In a runoff Tabaré Vazquez won the presidential election of Uruguay beating rival candidate Luis Lacalle Pou. Mr. Vazquez, former president serving from 2005-2010, will succeed José Mujica as head of the South American state.
The second round of voting was required the last Sunday of November as neither candidate received the 50 percent majority required to secure the office of the presidency. In the runoff Mr. Vazquez vaulted above the electoral requirement with roughly 52% leaving his opponent with only 42% of the vote.1 The victory is the third consecutive win for the left wing Broad Front Party that has focused their efforts on social programs and cautious economic policy.
Most attention on the election, at least by international viewers, was tuned toward the country’s recent legalization of marijuana. Last year President Mujica signed into law a bill not just legalizing the substance but making it state controlled. Uruguay became the first country to have a system regulating the production, sale and consumption of marijuana.2 Skeptics including candidate Luis Lacalle Pou disapprove of the legislation and state regulation of the substance. Mr. Lacalle Pou campaigned on repealing the law but did acknowledge that he approved of the domestic production of marijuana.3 At first glance it would appear that Uruguayans voted Vazquez back to power to uphold the legislation but further evidence contradicts this claim. In fact, it appears that Vazquez might have won the election despite his stance on the legislation and not because of it. Last year a poll showed that 60 percent of Uruguayans were in favor of repealing the marijuana law.4
The success of the Broad Front this past election therefore can be traced back to the moderate success of the economy and ability to connect with voters on social positions. Uruguay’s current GDP growth rate is hovering around 3.1 percent. While it is a steep drop off from the 8.9 percent enjoyed in 2010 voters were not moved enough to replace the ruling party.5 In addition, the ideology of the Broad Front to provide social spending programs resonates with many Uruguayans. Mr. Vazquez proved this during his first term with several large social programs. In an effort to eradicate the roughly 200,000 Uruguayans living in extreme poverty Vazquez implemented PANES, a large-scale multifaceted approach to educating, providing health care assistance and finding jobs for the least well off in Uruguay.6 His focus on public health and anti-tobacco views can be traced to his profession as a practicing oncologist in Uruguay. Undeterred by his new position as president, in his first term, Mr. Vazquez reserved one morning a week to continue practicing medicine.7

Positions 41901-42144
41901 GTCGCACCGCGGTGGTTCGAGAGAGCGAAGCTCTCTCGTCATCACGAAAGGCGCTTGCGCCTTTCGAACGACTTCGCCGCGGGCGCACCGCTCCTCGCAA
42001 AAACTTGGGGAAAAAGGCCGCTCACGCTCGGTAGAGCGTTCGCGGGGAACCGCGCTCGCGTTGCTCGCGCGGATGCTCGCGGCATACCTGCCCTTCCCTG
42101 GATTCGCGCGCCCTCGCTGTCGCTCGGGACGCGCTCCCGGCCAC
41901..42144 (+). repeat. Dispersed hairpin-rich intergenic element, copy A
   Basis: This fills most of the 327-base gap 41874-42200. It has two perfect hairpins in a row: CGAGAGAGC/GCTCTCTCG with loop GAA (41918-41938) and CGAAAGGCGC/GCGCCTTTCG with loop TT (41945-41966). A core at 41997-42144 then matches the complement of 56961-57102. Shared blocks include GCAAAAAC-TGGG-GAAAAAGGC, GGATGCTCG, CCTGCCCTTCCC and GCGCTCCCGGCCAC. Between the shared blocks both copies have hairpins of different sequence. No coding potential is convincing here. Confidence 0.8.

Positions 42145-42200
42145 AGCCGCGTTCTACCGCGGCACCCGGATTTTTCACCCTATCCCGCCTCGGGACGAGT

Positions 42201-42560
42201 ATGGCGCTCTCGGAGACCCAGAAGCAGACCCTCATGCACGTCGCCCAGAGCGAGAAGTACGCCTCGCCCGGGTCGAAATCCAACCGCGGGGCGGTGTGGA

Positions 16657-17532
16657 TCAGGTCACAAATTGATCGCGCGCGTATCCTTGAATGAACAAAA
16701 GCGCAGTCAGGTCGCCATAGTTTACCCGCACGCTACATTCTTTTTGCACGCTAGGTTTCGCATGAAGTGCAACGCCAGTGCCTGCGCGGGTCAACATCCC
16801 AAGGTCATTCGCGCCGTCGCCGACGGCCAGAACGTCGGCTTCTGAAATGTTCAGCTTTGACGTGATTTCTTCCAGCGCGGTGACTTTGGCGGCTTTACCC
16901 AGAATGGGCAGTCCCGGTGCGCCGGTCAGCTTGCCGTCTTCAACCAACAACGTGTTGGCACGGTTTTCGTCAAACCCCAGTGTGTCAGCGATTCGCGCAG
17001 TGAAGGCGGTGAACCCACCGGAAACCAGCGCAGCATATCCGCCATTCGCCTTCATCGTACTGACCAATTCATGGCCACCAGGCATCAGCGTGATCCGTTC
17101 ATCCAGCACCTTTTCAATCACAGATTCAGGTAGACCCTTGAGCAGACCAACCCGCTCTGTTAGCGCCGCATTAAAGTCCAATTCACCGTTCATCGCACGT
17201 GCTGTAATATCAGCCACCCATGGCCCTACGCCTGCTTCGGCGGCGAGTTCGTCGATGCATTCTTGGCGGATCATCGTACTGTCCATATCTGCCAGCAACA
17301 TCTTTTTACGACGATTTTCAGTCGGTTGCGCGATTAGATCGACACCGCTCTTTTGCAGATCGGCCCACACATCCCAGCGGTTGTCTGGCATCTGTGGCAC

Newly elected Vazquez will take over for President José Mujica who is eligible to run for presidency in the 2020 election. Although at 79 years of age it may seem unlikely Mujica will run for office, he will stay on as a Senator representing the Broad Front. Mr. Mujica is known for his austere lifestyle and owns only two cars and a small plot of land outside the capital city of Montevideo. Mujica is known for his charismatic, boisterous personality and is beloved by his supporters. He is referred to worldwide as the world’s “poorest president,” giving away 90 percent of his salary to charity.8 Mr. Vazquez by comparison is more reserved and less outspoken. It certainly will be noteworthy to see how the relationship between Mujica and Vazquez plays out in the legislature in the following term for the success of the Broad Front and the country of Uruguay.
1. “Tabare Vazquez Wins Uruguay’s Run Off Election” Available at: http://www.bbc.com/news/world-latin-america-30268862
2. “New Rules In Uruguay Create A Legal Marijuana Market” Available at: http://www.cnn.com/2014/05/06/world/americas/uruguay-marijuana-rules/
3. “State Run Marijuana Sales Plan Survives as Left Wins Uruguay’s Election” Available at:http://www.theguardian.com/world/2014/dec/01/tabare-vazquez-wins-uruguayan-presidential-election
4. “Will Marijuana Experiment Survive Under “Pepe” Mujica’s Successor” Available at: http://www.theguardian.com/politics/2014/oct/23/uruguay-elections-social...
5. World Bank Data. Available at: http://data.worldbank.org/country/uruguay
7. “Leftist Tabare Vazquez Reclaims Presidency in Uruguay Election” Available at: http://www.nytimes.com/2014/12/01/world/americas/leftist-tabar-vzquez-reclaims-presidency-in-uruguay-election.html
8. “Jose Mujica: The World’s Poorest President” Available at: http://www.bbc.com/news/magazine-20243493
Cover photo by José Porras